By: Sarah Zucker, Psy.D.

As Zen Master Thich Nhat Hanh lays in critical condition in the hospital, I decided to take a little while to reflect on his life and what he has meant to me and so many others. He may have passed away already by the time this post is published. But even if he dies, we’re told not to worry – he isn’t! To him, his body is merely a vessel and his teachings will live on in his followers all around the globe.

Thay, as those who are familiar call him, is a global spiritual leader, author, poet, and peace activist. He works with the leaders of the world’s religions and heads of states to facilitate understanding and cooperation. Dr. Martin Luther King called him “an apostle of peace and nonviolence.” In 1961 he came to the U.S. to study comparative religions at Princeton University. He then did work at Columbia University. He was an activist for ending the Vietnam War, and he was exiled from both North and South Vietnam for 39 years. In 1985 he founded Plum Village, a community in southern France which has become the largest Buddhist monastery in the West. Plum Village welcomes thousands of visitors every year from all countries and religious backgrounds. His continued accomplishments and humanitarian work is far too much to list here.

Reflection on Zen Master Thich Nhat HanhThich Nhat Hanh has led hundreds of thousands of people in mindfulness and meditation. His radiation of inner peace and astute way of teaching made him one of the most loved figures in not only the mindfulness and meditation movement, but in psychology in general. Many of his teachings inform certain types of therapies that help clients find acceptance in the moment, practice loving kindness with themselves and others, and disengage with the self so they can become an objective observer. He espouses the principles that many are seeking when they come to therapy in search of something, but not really being sure of what that something is: mindfulness and inner peace in everyday life, compassion for self and others, and the courage to walk this difficult path of life.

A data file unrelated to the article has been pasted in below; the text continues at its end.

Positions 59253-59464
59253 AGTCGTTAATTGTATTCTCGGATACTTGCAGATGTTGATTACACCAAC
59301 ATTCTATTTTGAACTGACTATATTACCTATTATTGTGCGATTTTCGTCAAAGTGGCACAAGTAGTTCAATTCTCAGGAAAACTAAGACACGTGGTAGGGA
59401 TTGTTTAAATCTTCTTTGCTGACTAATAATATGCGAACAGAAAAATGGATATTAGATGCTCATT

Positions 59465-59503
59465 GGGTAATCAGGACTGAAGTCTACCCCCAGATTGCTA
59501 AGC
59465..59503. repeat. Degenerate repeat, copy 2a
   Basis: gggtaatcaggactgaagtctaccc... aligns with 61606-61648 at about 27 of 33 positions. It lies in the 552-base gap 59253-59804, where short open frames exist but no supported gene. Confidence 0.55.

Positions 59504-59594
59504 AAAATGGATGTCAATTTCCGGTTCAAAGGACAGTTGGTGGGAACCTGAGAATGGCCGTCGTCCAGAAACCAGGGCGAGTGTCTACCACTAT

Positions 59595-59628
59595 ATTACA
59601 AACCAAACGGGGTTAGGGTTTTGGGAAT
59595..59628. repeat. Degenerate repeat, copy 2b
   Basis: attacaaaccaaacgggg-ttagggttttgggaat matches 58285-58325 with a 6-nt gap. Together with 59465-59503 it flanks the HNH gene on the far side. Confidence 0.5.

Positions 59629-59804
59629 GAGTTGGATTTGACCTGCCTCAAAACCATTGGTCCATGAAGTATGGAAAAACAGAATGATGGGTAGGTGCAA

Here are some quotes from Thich Nhat Hanh. (There are so many, it’s hard to choose just a few):

“When you love someone, the best thing you can offer is your presence. How can you love if you are not there?”

“People sacrifice the present for the future. But life is available only in the present. That is why we should walk in such a way that every step can bring us to the here and the now.”

“The situation the Earth is in today has been created by unmindful production and unmindful consumption. We consume to forget our worries and our anxieties. Tranquilizing ourselves with over-consumption is not the way.”

“Listening to and understanding our inner sufferings will resolve most of the problems we encounter.”

“It is possible to live happily in the here and the now. So many conditions of happiness are available – more than enough for you to be happy right now. You don’t have to run into the future in order to get more.”

“Freedom is not given to us by anyone; we have to cultivate it ourselves. It is a daily practice… No one can prevent you from being aware of each step you take or each breath in and breath out.”

If any of these quotes interest or inspire you, you are likely curious about exploring your own journey. I encourage you to read more of Thich Nhat Hanh’s quotes or any of his books. If you’d like to explore these quotes and how they apply within the context of your life, therapy is a great option. Not all therapists in San Diego are trained in mindfulness, but my colleagues and I in this office are well aware of the benefits of mindfulness and meditation if that is something that interests you. These practices coincide nicely with almost all faiths and belief systems.

I wish Thich Nhat Hanh love and positive energy as he leaves this life. “The Other Dalai Lama” (as he was sometimes affectionately called) will live on in the hearts of many and he will never be forgotten. His contribution to the field of mental health is immeasurable.